Hardly had pundits such as CNBC’s Jim Cramer finished pronouncing the bottom of the US housing downturn, leading many to believe that the worst is over, came the double blow over the weekend — bankruptcy of Lehman Brothers and the sale of Merrill Lynch. As I will explain here, we are still in the early stages of a protracted downturn in the US economy and what has happened to Lehman Brothers (an institution that survived the US civil war and the Great Depression) is merely a forerunner of what is in store for the US financial industry.
As I have written earlier, the failure of these financial institutions was easily predictable, given the lax lending standards they were adopting and the excessive leverage on their balance sheets. With zero down payments providing little incentive for the owners not to foreclose on falling prices, these institutions were very vulnerable to a downturn in housing.
Excessive leverage ensured that the effects of a downturn were magnified (just as on the way up, the results looked fantastic due to leverage). As investor Jim Rogers has repeatedly pointed out in recent years, most US financial institutions would be bust “today” if they were to simply recognize the losses on their balance sheets.
What lies ahead for US housing? Unfortunately, more of the same thing. Given the lack of US domestic savings and the dwindling interest of foreign investors in supporting these securitized debts, the only direction for US housing prices is down. And the problem would not just be confined to subprime: When majority of option ARMs (adjustable rate mortgages) reset over the next year from their initial teaser rates, we will witness the transformation of the prime to the subprime.
But for the statistical gimmick of using a gross domestic product deflator of 1%, the US economy would already be in a recession. But even such fabrications are not going to be very helpful in the months ahead, as the continued housing downturn would lead the US economy into a severe recession. The only legitimate response of the government in such a situation would be to cut its spending and allow the markets to prune excesses. But all that we have heard from Barack Obama, as well as John McCain, suggests that we are very likely to witness a Hoover “New Deal” Version 2.0 with its unintended but predictable consequences. In some sense, we are already in the early days of the unspoken New Deal with the nationalization of Fannie Mae and Freddie Mac, a solution that would have been undertaken only in communist or socialist societies.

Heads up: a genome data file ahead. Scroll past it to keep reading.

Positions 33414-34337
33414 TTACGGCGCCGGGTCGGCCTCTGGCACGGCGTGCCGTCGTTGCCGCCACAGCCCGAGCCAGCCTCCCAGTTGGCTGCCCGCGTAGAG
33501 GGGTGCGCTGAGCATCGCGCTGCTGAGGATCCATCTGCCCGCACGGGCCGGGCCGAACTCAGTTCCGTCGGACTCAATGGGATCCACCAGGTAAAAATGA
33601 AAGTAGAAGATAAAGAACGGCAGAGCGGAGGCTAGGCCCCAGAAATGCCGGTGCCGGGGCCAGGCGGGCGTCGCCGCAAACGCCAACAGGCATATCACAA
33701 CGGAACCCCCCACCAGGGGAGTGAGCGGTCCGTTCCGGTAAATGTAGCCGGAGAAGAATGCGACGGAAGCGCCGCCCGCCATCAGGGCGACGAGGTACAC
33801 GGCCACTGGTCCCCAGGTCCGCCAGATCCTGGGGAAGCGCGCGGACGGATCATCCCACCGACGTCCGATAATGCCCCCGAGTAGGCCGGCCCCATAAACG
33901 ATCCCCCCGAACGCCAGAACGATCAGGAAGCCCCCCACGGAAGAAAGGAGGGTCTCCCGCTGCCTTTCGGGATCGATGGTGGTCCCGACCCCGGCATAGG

The difference this time around is that depression is going to be accompanied by soaring prices of consumer goods. With the national debt at around $10 trillion, and a budget deficit expected to touch $1 trillion, there is no legitimate way (taxation or borrowing) to service this debt. The US government would either have to default on its debt (in which case the US treasurys become subprime) or default through massive inflation (in which case the US dollar becomes subprime). My guess is that it would be the latter, as that would be the path of least resistance, with the result that there would be a collapse in the purchasing power of the US dollar.
Alan Greenspan is right: This indeed is a “once-in-a-century” crisis. But I am surprised that Greenspan is saying it so late. After all, he pretty much wrote the screenplay for unfolding drama—by flooding the system with easy money, keeping interests rates too low and encouraging the adoption of speculative ARMs— when he was chairman of the US Federal Reserve.
Shanmuganathan N. is director of Benchmark Advisory Services. Comments are welcome at firstname.lastname@example.org